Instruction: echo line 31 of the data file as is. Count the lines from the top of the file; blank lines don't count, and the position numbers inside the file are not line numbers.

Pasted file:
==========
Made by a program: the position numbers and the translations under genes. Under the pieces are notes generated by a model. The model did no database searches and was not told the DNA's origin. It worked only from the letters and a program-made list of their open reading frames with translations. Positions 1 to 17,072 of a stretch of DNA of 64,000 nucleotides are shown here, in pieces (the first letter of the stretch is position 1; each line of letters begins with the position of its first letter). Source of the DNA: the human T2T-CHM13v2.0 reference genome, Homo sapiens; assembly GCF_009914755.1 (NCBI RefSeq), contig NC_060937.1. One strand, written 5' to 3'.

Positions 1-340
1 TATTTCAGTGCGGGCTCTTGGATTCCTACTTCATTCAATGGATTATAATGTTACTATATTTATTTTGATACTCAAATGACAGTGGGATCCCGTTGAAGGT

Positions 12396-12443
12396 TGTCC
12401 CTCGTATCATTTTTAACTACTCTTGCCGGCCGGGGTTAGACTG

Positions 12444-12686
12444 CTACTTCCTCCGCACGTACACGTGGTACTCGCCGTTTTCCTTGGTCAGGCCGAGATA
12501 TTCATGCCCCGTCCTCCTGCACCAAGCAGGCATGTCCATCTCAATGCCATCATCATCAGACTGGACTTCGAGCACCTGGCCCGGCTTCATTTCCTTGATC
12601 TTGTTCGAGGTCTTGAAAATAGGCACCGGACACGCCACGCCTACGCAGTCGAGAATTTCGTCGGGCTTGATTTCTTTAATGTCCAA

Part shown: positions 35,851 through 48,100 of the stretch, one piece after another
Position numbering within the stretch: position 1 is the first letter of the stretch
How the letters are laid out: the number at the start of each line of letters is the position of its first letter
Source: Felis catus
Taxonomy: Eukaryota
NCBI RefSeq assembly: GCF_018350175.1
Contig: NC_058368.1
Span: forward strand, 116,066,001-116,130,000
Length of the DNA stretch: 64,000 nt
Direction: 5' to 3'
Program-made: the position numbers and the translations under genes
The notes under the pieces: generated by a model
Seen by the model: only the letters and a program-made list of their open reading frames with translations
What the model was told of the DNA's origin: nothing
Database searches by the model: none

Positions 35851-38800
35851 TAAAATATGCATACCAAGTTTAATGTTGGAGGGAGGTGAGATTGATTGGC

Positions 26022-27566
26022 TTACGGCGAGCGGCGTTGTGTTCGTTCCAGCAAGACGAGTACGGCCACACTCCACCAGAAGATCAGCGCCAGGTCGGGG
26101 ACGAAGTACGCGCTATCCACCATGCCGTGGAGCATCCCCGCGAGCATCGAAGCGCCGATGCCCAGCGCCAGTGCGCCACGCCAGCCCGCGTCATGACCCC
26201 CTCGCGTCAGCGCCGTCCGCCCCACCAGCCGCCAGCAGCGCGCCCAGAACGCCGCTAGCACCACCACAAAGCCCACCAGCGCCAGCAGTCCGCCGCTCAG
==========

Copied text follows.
26201 CTCGCGTCAGCGCCGTCCGCCCCACCAGCCGCCAGCAGCGCGCCCAGAACGCCGCTAGCACCACCACAAAGCCCACCAGCGCCAGCAGTCCGCCGCTCAG